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Is It Innovative If It Doesn’t Solve The Problem?

The future looks great from the past.

The videophone. The bar code. The computer mouse. The digital audio player. The personal digital assistant. Each was innovative. Each was ahead of its time. Each solved a problem that nobody had. So, if nobody could or even wanted to use those inventions, were they really innovative?

future_technology_innovative_ideasThe videophone first appeared in the mid-1930s – before there were even TVs – yet no one seemed to need it (and, besides, it was enormous). When the technology re-appeared at the 1964 World’s Fair in New York, people viewed it as a Jetsons-like device of a rocket ship future (and the cost was astronomical, as well). The technology was an improvement on audio-only telephony, but no one considered it vital.
 

The Semi-Solution

When bar codes first turned up in the ‘40s, the concept was accepted as useful…in theory. Yet without accompanying scanning capabilities and interpretative software, which wouldn’t come along for almost 25 years, the problem that bar codes might have solved proved insoluble.

In 1984, Apple put the mouse to use in a practical way, but it had been hiding in labs for a decade at least, trying to navigate a maze of different systems. Of course, by now, everyone assumes that Apple and Steve Jobs held a monopoly on innovative “stuff,” but the Newton personal digital assistant was a bust.

People were barely adapting to laptops when the Newton was released, and most laptops in the early 1990s were poor, hobbled cousins of desktop machines. If a laptop couldn’t meet users’ needs, why on earth would they opt for something even less capable?
 

The So-What Solution

The Digital Audio Player (DAP) pre-dated MP3 devices and the iPod by a full generation. Did people want to carry around a thousand tunes in those days? They did not.

The problem wasn’t hardware, it was software, and Apple’s real contribution was the distribution system known as iTunes. That was innovative. It improved upon a recognized concept by packaging a number of components into one holistic, simplified system supported by fabulous marketing.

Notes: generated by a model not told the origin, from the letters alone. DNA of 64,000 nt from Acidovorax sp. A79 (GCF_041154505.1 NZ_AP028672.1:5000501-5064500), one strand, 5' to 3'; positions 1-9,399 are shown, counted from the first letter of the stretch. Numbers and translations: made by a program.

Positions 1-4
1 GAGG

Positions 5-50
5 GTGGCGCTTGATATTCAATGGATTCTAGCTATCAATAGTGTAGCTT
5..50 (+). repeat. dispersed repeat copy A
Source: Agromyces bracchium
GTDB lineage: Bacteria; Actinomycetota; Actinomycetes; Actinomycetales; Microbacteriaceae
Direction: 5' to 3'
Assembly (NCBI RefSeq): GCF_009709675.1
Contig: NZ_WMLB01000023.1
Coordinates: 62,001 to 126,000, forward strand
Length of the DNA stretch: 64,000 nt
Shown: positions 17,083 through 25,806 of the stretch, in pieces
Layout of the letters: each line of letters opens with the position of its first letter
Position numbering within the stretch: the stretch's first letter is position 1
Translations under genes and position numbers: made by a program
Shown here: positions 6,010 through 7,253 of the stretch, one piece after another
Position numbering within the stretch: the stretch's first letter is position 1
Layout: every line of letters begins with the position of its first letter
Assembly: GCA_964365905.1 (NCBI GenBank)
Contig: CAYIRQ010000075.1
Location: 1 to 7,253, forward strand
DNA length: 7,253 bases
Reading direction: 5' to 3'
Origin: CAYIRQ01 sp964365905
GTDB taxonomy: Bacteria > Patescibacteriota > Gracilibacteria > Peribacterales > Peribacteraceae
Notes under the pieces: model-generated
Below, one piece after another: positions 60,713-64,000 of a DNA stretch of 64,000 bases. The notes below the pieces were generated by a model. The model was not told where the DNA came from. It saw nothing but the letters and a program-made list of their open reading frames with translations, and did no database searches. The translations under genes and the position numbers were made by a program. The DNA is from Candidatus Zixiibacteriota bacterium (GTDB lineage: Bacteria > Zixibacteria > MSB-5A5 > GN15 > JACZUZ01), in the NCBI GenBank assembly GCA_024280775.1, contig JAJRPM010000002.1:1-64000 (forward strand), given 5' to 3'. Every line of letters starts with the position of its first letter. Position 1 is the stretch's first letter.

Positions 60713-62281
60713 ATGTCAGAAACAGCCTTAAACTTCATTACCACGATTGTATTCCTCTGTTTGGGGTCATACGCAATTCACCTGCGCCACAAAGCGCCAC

In time, everything seems to catch up with the past. Phones that don’t have video are now considered unacceptable (and they’re pocket-sized devices, not something the size of an oven), every product has a bar code that’s connected to an inventory system (or a price-checking app), the mouse is still around though it’s been flattened into touch pads, the DAP is just a part of every smartphone, and those smartphones are the Newton plus the DAP plus the mouse plus the videophone plus the bar code reader.
 

The Somewhat Solution

But is the smartphone innovative? For consumers who wanted the functions of a Palm Pilot/Newton, BlackBerry, and iPod rolled into one, it probably was. For IT departments that had to cope with having personal and corporate data on a single device that could easily be stolen or lost, the smartphone was a headache (even after technology arrived to provide the essential security protection).

If your own innovations offer something that people will not realize they need until you make it available – macadam roads, the telephone, pneumatic tires, the ballpoint pen, or stretchable fabrics, for instance – you probably spotted a trend; a trend that was waiting for an answer to a question that too few customers knew enough to ask.

If you’ve merely enhanced something already available, the innovation aspect is murky. Liquid detergent might be an improvement, but are its built-in measuring cap and concentrated formula game changers? Probably not. It moves the category forward, but it doesn’t leap frog over what’s there to solve a problem that nobody’s tackled: Business suit fabrics that never get soiled or need dry cleaning, anyone?

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About the author

Peter Altschuler's picture

BlueSteps Executive Guest Writer

Peter Altschuler has been making products and services irresistible for more than a generation in a career that extends from high technology to television production.

He’s currently the chief marketing and creative strategist at Wordsworth & Company and has served as a Group Creative Director at San Francisco ad agency Anderson & Lembke, run the in-house agency at Candle Corp (now part of IBM) and, earlier, worked in television, producing for ABC News, Sesame Workshop, The Food Network, and PBS.
   
In his spare time, he brings books to life — most recently narrating Getting Religion by former Newsweek religion editor Kenneth Woodward and Creativity, Inc. by Pixar founder Ed Catmull — and performs in everything from Shakespeare to commercials.

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